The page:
Further, facilities could face the prospect of halting operations if they fall out of regulatory standards and have to resubmit federal permits. The effect on area jobs could be significant.

The government also limits industrial expansion in areas that fall out of attainment for the ozone standard. Local businesses, such as gas stations, could also face government sanctions. Victoria is one of several areas at risk of becoming a non-attainment area when a reduced ozone standard is announced in August.

"We currently use it as an advantage for this area that we are in an attainment area," Fowler said. "However, even in non-attainment areas industry can grow."

The possible federalization of the permitting program could also create problems for the plants and refineries applying for new permits.

"We'd have to start from scratch again," Steve Rice, a Formosa spokesman, said. "And that's a lot of time and effort to prepare and re-submit brand new applications for something that we have already done."

He added, "You just don't fill these out in an afternoon. These are weeks and weeks of people's efforts."

Rice hopes the issue between the state and federal governments is resolved soon, so the plant can begin re-submitting its applications, he said.

Mike Fields, a spokesman for Coleto Creek Power, said coal plants are less exposed to federal changes than are chemical plants and oil refineries, which are typically larger and have more sources of emissions.

Flexible permits allow plants to cover all their emissions sources under one plant-wide cap, Fields said.

So where flexible permits set a cap for the entire facility, standard air permits, such as the one the Coleto Creek power plant holds, set source-specific emissions caps, measuring emissions at boilers, fire pumps and other units in the plant.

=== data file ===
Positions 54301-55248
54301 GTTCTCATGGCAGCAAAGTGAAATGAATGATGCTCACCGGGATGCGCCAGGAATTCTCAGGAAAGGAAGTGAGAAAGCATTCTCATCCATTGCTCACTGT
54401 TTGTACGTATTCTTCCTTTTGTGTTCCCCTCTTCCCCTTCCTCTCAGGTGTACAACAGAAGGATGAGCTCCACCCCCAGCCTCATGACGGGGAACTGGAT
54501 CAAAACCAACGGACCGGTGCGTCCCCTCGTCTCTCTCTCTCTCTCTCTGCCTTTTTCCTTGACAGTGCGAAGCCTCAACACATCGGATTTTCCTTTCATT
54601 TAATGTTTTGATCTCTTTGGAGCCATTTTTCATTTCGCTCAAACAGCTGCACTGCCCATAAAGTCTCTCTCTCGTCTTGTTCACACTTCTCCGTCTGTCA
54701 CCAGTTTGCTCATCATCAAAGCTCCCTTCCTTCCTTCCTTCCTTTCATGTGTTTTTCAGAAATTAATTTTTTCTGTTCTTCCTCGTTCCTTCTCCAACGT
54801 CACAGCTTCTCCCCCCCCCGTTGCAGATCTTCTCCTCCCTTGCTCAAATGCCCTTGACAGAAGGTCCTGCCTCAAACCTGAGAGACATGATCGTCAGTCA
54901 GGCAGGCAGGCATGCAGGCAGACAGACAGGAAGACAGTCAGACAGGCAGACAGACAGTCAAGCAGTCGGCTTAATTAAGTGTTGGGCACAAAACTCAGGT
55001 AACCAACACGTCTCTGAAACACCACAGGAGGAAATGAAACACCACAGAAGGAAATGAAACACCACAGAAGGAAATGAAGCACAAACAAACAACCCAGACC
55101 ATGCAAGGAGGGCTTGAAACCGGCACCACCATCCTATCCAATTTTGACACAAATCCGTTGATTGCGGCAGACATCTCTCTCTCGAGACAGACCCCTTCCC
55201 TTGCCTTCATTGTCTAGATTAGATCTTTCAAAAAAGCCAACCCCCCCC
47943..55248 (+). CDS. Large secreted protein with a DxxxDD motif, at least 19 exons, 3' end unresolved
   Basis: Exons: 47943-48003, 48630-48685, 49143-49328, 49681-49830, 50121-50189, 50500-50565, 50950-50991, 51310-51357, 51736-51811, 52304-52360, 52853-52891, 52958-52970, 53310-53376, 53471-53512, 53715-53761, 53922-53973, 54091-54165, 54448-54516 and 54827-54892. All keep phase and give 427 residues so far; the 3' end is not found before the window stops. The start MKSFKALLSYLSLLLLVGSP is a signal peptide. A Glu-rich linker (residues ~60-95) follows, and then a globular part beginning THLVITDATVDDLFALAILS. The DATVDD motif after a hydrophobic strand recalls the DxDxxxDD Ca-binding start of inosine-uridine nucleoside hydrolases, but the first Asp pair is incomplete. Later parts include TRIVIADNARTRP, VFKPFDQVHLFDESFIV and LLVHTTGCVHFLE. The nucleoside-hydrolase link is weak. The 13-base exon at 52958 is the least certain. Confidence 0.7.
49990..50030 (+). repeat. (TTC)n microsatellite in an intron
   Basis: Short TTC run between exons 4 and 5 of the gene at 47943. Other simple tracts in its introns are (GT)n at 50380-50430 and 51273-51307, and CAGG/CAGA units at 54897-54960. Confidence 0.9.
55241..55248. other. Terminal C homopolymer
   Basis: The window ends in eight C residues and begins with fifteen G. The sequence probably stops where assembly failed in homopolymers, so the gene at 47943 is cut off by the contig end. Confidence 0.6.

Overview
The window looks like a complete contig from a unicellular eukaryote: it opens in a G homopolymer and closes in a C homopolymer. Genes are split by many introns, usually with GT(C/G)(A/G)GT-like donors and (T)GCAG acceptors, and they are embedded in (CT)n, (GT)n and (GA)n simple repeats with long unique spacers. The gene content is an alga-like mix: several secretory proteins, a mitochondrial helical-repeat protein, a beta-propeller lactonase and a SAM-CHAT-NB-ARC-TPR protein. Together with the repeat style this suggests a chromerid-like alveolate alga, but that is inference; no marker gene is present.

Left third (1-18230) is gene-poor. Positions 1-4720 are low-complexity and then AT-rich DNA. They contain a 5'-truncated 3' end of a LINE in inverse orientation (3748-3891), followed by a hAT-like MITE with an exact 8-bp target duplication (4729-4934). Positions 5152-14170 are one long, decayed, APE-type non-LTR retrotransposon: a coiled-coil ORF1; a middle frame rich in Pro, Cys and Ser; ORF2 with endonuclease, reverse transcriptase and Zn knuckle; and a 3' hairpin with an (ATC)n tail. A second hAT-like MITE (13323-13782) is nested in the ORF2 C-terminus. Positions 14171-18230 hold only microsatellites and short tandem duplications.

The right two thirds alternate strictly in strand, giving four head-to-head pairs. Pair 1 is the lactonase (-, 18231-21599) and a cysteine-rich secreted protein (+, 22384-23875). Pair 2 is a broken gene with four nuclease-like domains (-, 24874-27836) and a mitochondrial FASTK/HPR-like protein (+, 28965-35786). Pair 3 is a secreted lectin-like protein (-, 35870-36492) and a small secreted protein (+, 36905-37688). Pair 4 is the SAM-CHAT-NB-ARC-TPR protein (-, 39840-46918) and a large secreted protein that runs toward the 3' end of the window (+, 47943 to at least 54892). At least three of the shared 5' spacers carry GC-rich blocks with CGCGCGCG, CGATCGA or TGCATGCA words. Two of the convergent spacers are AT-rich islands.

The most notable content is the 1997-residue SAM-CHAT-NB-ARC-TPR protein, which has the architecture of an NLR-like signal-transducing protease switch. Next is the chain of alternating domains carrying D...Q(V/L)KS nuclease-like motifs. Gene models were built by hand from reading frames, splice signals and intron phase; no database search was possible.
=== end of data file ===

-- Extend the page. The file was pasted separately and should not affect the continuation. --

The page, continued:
While adhering to conditions set in flexible permits is "easier," Fields said, the plant takes the precaution of applying for the standard permits.

"We don't want to have any issues come up when you go through the permitting process," he said.

But for smaller plants like Coleto Creek Power, being under a standard permit is a little bit more practical than it is for oil refineries and chemical plants.

"It certainly can be done," he said regarding what it would take for larger plants to meet federal air permit requirements. "It would take a lot of work."


While many hope the outcome of stricter regulation of Texas plants is cleaner air, the effect on air quality is still unclear, said Jerry James, Victoria's environmental services director.

For 15 years, Victoria has been near non-attainment for ozone levels.

Victoria is at risk of falling out of acceptable levels mostly because of pollution imported from other areas, a University of Texas researcher said at an air quality meeting in April.

Calls made to the University of Texas office of Cyril Durrenberger, who is contracted by the city to measure ozone emissions, were not returned.

According to the researchers' modeling studies, 91 percent of Victoria's ozone emanates from outside Victoria County.

Most of Victoria's ozone problems come from the northeast, ranging from the industrial areas of Houston and Galveston, to Louisiana and the Ohio River Valley.

Area chemical plants are not significant contributors to the ozone problem, according to the studies.

Last year, ozone levels in Victoria were at 66 parts per billion.

Because transport is a big part of Victoria's ozone problem, it's unknown whether hunkering down on Texas plants will clean the Crossroads' air.

"Until it works its way a little bit further along, I'm not sure whether it will have a positive or negative impact on our local air quality," Jerry James said. "But we'll certainly be watching that."